Circle would be able to keep the newer parts of its building, like the auditorium and supplemental gymnasium. Students would continue using the building as the construction would be completed in phases before its expected completion in fall of 2016.
A new high school would be built big enough to hold up to 800 students, Keller said, which is about 200 more than it currently has.
"The committee didn't want to go any larger than that," Keller said. "But it gives us a growth rate of three to four percent a year, and it's going to meet our needs for decades to come."
Keller said a new Circle High would also include tangible things that have been proven to increase student performance and achievement , like generous daylight access, climate controlled classrooms, a modern ventilation system and spacious learning areas.
"We're looking at all aspects of how we can make this the most efficient facility possible, and maintain a quality environment for our kids," Keller said. "We're going to be able to offer them so much more, curriculum-wise."
Investing for the future
Devinney's wife, Laura, is a music teacher in the Circle district. He said it was important for them to buy a home in the district so their two children could attend school there.
"This is a district where families care deeply about their children and their education," Devinney said, "and they invest in both."
Circle also accepts a fair amount of out-of-district students. That could stop should the bond not pass, however, since its narrow hallways in the high school are already jam packed with teenagers. Circle's first graduating class, in 1963, had 55 graduates. That number grew to 86 in 1986. There are currently 172 students in the district for the projected Class of 2019.
It's a growing, popular district because it has a great reputation. It test scores are relatively good, and the students are relatively happy. Keller is thrilled with most of Circle's facilities.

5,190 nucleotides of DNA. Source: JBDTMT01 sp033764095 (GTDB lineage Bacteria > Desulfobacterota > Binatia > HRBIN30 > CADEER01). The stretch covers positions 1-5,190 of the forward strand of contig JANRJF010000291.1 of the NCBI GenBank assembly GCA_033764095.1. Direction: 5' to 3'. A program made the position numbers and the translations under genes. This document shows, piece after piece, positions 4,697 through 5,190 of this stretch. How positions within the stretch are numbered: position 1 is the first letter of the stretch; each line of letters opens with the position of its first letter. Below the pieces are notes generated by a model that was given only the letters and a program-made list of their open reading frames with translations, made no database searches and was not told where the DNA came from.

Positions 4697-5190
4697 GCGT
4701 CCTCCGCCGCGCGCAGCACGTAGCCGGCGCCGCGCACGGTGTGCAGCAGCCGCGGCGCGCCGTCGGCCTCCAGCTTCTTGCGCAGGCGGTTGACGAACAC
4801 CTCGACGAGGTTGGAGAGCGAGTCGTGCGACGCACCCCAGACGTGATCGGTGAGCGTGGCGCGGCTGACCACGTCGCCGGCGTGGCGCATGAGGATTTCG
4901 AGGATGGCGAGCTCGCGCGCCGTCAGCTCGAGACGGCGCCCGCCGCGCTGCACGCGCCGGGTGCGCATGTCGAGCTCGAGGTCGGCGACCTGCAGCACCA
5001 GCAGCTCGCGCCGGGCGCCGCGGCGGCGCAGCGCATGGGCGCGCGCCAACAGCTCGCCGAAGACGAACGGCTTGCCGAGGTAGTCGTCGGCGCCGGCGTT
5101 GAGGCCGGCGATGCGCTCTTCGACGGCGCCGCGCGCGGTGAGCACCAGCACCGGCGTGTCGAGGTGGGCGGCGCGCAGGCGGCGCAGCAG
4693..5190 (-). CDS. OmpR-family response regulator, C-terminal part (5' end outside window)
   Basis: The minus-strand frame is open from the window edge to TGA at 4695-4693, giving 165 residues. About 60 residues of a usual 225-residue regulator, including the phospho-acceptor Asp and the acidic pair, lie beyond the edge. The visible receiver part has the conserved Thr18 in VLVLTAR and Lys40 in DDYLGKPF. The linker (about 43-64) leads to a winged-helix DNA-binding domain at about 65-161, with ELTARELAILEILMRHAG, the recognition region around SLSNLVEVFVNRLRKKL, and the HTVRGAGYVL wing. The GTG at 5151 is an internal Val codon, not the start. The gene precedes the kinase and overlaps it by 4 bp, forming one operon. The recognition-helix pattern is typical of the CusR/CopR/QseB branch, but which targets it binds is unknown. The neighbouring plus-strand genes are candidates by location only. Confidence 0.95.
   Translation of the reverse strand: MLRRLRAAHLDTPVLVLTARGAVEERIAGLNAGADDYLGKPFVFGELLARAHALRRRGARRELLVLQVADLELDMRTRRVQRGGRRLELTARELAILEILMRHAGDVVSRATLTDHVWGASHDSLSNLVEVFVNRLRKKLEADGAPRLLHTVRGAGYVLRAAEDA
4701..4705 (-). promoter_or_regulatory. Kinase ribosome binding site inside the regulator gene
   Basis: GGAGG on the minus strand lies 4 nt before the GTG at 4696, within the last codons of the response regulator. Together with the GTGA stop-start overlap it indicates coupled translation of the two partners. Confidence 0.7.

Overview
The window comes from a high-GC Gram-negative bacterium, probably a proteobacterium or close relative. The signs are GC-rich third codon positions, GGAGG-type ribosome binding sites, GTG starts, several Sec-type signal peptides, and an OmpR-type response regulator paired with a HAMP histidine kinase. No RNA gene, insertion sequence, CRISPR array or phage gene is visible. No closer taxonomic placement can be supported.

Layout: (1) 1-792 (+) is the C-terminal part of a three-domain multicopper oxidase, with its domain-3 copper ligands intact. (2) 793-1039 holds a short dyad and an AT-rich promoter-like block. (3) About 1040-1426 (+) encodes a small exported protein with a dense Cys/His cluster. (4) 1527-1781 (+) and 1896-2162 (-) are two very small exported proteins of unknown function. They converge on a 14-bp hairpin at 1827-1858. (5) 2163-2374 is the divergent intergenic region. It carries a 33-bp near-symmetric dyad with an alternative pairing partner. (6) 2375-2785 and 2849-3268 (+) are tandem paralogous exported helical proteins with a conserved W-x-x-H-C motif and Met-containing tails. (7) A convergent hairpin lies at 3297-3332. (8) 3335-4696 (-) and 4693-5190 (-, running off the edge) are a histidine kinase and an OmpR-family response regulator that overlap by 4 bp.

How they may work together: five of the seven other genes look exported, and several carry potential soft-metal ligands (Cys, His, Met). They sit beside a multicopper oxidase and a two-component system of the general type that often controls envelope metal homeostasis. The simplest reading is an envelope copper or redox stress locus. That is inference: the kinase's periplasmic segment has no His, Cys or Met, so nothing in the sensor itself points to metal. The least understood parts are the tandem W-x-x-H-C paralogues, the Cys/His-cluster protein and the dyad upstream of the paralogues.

"People look at our elementary schools, and our middle school, and they see some real positive things there," Keller said. "But when they see the high school, they say, 'I really don't know if that's the location I want my student to attend.'"
Which is why it makes perfect sense to vote for the bond, Keller said, even if voters in the district do not have children.
"When people look to bring businesses in, one of the main things they consider is the quality of education," Keller said. "A new high school in itself will bring some economic development and a big pride factor to the community. And the timing is right. We can build more for less. There are a lot of companies hungry for work right now."
Devinney said he is feeling confident about the election. He's been working on this for more than two years and has met numerous people. Some have grumbled about a possible new tax, of course, but Devinney said virtually everyone understands why the bond issue is necessary.
"It's my thought that once those needs are understood, the bond issue should pass," Devinney said. "It's real value for your tax dollar. And your tax dollar is immediately going to be turned around into something that you see every day."